Room for improvement in San Antonio task force’s plan to combat gentrification

A committee of political leaders and citizens formed to address gentrification in San Antonio, the Mayor’s Task Force on Preserving Dynamic and Diverse Neighborhoods, issued its draft report on April 22. The report follows a yearlong discussion of how the City of San Antonio can “encourage investment in inner city neighborhoods but minimize or prevent displacement of people or adverse impacts related to history, culture, and quality of life of unique neighborhoods.” San Antonio was the 37th-most gentrifying city in the country in the previous decade, according to a recent report.

The task force’s recommendations include an affordable housing bond and the creation of a housing commission and a housing displacement assistance fund. But many in the community, including our partners at the Texas Organizing Project who helped lead a “right to stay” rally on May 6, believe that the report does not adequately describe ways to protect residents against gentrification.

For example, the report suggests providing a year of displacement assistance to offset the difference in rent costs for residents forced to relocate because of a new development. It does not specify whether or not these payments would apply for all developments, or just developments that the city funded or had a role in via entitlements, zoning or other methods. While many cities require that private developers offer assistance to displaced residents, the San Antonio task force does not mention such an arrangement.

The impact of displacement is felt, particularly by low income residents, for much longer than the year of short-term assistance the task force proposes. Relocated households struggle with higher housing costs well after rent assistance expires, and must deal with the life disruptions that relocation causes, including school changes, public transportation issues and neighborhood unfamiliarity.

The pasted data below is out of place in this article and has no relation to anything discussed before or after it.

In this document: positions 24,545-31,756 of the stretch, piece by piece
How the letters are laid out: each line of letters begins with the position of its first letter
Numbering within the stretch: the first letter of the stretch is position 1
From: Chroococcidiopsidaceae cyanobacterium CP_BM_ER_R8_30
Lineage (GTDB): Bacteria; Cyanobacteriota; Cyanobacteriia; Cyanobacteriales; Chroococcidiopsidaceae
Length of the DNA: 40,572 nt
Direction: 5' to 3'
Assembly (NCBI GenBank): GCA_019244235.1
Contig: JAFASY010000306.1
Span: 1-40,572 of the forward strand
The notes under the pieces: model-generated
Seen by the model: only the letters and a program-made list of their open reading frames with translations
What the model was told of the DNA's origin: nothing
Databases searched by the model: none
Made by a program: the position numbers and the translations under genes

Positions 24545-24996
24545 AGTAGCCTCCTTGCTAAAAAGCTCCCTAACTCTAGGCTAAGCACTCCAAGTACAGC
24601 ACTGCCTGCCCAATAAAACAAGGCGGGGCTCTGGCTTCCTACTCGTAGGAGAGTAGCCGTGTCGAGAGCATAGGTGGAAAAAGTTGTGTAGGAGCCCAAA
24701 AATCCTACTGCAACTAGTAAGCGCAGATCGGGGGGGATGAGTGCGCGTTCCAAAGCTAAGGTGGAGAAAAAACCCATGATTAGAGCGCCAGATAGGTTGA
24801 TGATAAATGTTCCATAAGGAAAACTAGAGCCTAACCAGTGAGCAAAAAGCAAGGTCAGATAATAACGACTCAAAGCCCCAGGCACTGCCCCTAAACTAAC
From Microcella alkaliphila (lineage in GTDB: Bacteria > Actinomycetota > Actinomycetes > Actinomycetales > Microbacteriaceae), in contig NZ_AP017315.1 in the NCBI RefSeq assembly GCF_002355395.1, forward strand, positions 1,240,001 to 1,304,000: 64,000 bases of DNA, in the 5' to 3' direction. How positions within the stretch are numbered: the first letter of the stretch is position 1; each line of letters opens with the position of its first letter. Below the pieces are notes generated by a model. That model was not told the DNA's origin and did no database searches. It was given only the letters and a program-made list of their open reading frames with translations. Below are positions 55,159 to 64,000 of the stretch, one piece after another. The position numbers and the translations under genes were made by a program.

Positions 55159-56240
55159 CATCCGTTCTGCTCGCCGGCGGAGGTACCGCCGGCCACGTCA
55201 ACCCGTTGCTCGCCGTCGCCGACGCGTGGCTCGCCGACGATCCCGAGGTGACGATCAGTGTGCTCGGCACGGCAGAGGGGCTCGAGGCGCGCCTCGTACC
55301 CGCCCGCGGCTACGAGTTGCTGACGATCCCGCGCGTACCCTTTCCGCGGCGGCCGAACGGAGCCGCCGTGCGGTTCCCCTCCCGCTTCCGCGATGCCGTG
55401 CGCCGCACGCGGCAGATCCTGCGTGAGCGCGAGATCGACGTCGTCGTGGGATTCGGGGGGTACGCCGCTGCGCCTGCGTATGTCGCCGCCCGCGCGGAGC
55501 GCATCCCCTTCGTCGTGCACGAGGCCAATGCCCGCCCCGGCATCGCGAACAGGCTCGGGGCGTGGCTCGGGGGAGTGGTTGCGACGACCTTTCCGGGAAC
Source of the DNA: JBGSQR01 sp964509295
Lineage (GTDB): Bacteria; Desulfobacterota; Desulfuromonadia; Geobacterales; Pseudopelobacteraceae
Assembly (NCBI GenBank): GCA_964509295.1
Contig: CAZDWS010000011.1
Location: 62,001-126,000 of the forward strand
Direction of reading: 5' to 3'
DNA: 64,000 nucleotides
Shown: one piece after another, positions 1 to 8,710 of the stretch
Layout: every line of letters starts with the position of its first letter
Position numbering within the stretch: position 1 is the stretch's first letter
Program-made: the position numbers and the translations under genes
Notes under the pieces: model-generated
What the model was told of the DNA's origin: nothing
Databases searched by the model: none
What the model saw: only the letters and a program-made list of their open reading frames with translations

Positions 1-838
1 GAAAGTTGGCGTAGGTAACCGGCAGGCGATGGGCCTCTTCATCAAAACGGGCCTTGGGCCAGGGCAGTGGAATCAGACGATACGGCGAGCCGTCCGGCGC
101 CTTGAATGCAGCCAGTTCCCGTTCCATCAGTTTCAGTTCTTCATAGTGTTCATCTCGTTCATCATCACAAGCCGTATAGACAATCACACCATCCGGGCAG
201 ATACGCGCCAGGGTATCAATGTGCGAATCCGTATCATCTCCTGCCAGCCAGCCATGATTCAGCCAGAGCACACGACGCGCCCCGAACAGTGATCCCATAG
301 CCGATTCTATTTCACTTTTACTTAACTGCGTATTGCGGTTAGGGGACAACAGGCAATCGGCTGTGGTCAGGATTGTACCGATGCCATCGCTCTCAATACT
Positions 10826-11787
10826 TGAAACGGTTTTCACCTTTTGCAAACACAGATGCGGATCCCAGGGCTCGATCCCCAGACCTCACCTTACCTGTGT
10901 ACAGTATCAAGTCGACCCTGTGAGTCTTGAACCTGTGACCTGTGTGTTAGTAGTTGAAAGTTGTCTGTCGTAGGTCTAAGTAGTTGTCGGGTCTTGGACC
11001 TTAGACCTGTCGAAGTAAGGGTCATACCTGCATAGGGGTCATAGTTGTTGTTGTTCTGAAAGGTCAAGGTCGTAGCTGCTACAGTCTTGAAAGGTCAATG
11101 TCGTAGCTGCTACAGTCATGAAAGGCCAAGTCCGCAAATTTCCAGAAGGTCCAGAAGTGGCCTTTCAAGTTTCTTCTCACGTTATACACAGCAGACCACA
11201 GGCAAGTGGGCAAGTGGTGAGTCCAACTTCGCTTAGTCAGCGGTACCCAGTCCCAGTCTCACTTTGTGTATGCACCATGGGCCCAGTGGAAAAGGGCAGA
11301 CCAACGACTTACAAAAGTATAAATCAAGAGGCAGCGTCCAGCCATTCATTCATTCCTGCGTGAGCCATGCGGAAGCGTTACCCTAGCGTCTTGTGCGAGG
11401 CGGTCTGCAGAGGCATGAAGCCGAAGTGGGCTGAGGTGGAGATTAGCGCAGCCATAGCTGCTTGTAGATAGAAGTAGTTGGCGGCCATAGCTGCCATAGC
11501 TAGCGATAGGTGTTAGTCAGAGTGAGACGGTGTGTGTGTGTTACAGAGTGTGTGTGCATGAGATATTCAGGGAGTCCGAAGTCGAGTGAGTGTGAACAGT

The City could better serve families threatened by relocation by taking a strong stance to prevent developments that create displacement in the first place. Or, if displacement must occur, the City could do more to help relocated families. There are ways to assist residents beyond one year of subsidized rent, such as:
– Connecting families to realtors or other services to help them choose where they would like to move
– Giving residents more advance notice about displacement to allow more time to consider their options. Notice should be provided at least six months in advance.
– Helping families negotiate with schools to make sure their children can either stay in their same school after a move or transfer into a high performing school, rather than be placed into a poor quality school because of displacement.

In a recent displacement case at San Antonio’s Mission Trail Mobile Home Park, developers who planned to build a new apartment complex on the site of more than 100 homes for low income families offered residents compensation between $2,500 and $7,500 to move before being evicted. The City did not offer additional assistance to families forced out of the mobile home park.

Beyond its limited view of displacement assistance, some of the task force’s other suggestions also create some doubt about its ability to combat gentrification effectively. Offering developers incentives to build affordable housing units is a good idea, but the draft report is vague about how “affordable” should be defined. Austin has seen developers take advantage of incentives by replacing affordable apartments with complexes with a small percentage of units designated for those making 50 or 60 percent of the city’s average median income – which are hardly affordable for very low income families – and renting the rest at Austin’s high market prices. Inadequately defining affordability incentives can therefore reduce, not increase, the stock of affordable housing.

The draft report also seems to suggest that affordable housing set-asides would only be required at properties which have received City cash incentives. But non-monetary incentives can be equally valuable and should be used as well. The City could offer density bonus overlays, which allow developers to build more units in high-density locations if they designate a percentage of units as affordable for low income households for the next several decades. This type of voluntary participation in inclusive development is one way to get past the misconception that all methods of inclusionary zoning are illegal in Texas.

There are many other possible strategies that the task force could consider in order to find more concrete solutions to the issue of displacement in San Antonio’s low income communities of color. We offer the follow comments and suggestions for the task force as they work to finalize their report. We aren’t necessarily endorsing each of these points, as they all need to be considered in the context of San Antonio’s communities. They represent strategies that have worked in other cities, and we hope to work with the task force to explore these ideas: